During the winter, you have few choices:
You can focus your training on keeping the couch from floating away, and watch much of your fitness vanish.
You can ride in the cold, rain, wind, and snow
You can do another sport
Or you can ride inside
Riding inside is the choice of many, and it's been a common choice for me, with my bike mounted on a Kurt Kinetic trainer. Some people say that riding on a trainer is tiring. Some people say it's tedious. I think that is unfair. Riding on a trainer is not tiring, not tedious, but an experience that sucks the soul right out of you. Even with music, a book, or a DVD, 40 minutes is about all I can take. Even WiiSports did not lessen the suckitude.
Plus, there's the hassle of getting the bike on the trainer, tightening the tension adjustment, and putting up with the noise. The one thing that I hate is the NOISE! NOISE! NOISE! NOISE!
Another indoor option is rollers. Rollers are pricier than trainers for a given quality level (or, perhaps, cheap rollers suck more than cheap trainers), have a reputation for being hard to ride and easy to ride off of, and being difficult to stand or sprint on successfully.
So, I thought about rollers, but for $350 plus $150 bucks for the resistance unit seems a lot considering the limitations. That's for the Kreitler rollers, and yes, there are cheaper ones, but word is that they don't work very well.
Last year at the Seattle bike expo, we saw a few riders demoing a new style of suspended rollers from InsideRide. And this year, I got around to ordering a set of their E-Motion rollers. Despite the price, which is in the $800 range, but just how much is too much to get your soul back?
First up was a bit of delayed gratification, as there was a 6-week backlog for the rollers. And then, due to their being shipped on FedEx (who are congenitally unable to understand the realities of home delivery) they got a nice tour on of the Puget Sound area on a truck for a few days before my generous wife picked them up for me.
Here's what you get when you open the box.
Their unique features are:
Inline skate wheel bumpers on the ends of the front roller (keep you from riding off the sides)
Roller bars in front of and in back of the rear rollers (keep you from riding off the front on back)
Rollers suspended in the main frame on rubber bungee cords
Perhaps that "keep you from" should really be "reduce the incidence of..."
You adjust the distance between the front and back rollers to fit on your bike (using the included wrench), and you're set. They include a good set of instructions on how you should start, which worked well for me, except for the part of not clipping in. I did a couple of sessions in tennis shoes on top of my SPD-SLs, and thought that I had enough to worry about already without keeping my feet on the pedals.
As of now, I've probably ridden 3 hours on the rollers, It's definitely a lot more like riding outside - the bike moves around a lot, and you need to pay more attention. It feels really weird at first, but as the instructions note, that goes away after a while. And while it is possible to stand up in a normal way, it feels really weird to have the bike oscillate forwards and backwards when you sit back down. You still have the "endless 2% hill" feeling because of the constant resistance - I had no idea how much I look forward to small undulations - but overall it's pretty good. And quiet enough that I can keep the TV volume down, a big benefit since the guest room is underneath our bedroom and I sometimes like to ride early on the weekends.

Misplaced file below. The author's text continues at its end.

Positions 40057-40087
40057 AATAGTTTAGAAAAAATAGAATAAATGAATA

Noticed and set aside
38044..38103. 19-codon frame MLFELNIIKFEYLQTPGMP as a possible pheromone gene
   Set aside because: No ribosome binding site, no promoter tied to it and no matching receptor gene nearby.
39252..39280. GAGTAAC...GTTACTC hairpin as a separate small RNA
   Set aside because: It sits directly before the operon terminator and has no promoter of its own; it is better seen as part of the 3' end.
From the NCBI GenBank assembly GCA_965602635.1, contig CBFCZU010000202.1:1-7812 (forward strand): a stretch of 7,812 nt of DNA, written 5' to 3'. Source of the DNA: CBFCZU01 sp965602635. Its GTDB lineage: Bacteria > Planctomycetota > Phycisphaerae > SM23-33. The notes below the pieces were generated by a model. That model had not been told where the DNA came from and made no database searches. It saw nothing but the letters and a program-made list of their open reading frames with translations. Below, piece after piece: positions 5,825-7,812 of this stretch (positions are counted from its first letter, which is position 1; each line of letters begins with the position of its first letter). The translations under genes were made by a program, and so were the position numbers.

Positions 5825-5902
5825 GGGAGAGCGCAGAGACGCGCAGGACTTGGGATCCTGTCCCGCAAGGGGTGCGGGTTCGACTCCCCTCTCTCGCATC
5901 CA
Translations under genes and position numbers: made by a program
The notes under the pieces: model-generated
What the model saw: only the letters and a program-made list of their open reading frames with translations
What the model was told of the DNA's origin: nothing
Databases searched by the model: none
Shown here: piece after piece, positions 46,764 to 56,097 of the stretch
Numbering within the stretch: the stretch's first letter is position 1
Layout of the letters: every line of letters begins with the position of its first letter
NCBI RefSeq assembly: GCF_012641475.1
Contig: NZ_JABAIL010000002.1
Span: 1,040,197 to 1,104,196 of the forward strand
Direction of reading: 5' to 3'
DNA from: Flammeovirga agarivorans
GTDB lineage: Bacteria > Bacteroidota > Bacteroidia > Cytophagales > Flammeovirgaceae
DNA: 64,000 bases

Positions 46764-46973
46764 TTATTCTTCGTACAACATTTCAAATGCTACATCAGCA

My tip - it's a lot easier to start if you have a horizontal surface on which to put your hand. You can start with slowly supporting yourself, and then slowly lift your hand. I found that easier than a doorway, though there are times when you'd like to have support on both sides.
So, what are the cons? Here's my list:
Price. Unless you're riding a bike in the $3K range, they're probably more than you want to spend.
Resistance range. The resistance unit goes up really high, but even on zero, there's a fair bit of resistance. You can reduce that by removing the belt to the resistance unit - which I did accidentally one time - but it would be nice if zero really meant zero. And I'd like the lowest to be a little lower, because riding at low intensities - such as a recovery ride - are going to have you riding fairly slowly, which gives you less stability.
The resistance adjustment is possible to hit with your cleats, and you may end up riding on 1 when you really want to be riding on 0.
The rollers are big and non-foldable. However, the back roller bumper is perfectly positioned to hold the unit upright when you lean it against a wall, and I happen to have a perfect slot in which to store them - as soon as I clean all the junk out of it.
There is no first aid kit. I have some scratches on my left forearm from falling into a shelf, and bruise on my right shoulder from a tip over. Both happened when I was stopping - no issues while I was riding.
Over time, I hope to be able to work up to this, without too much of this.
Ff you can afford them, they're great. If you want another opinion, go read Fatty's review.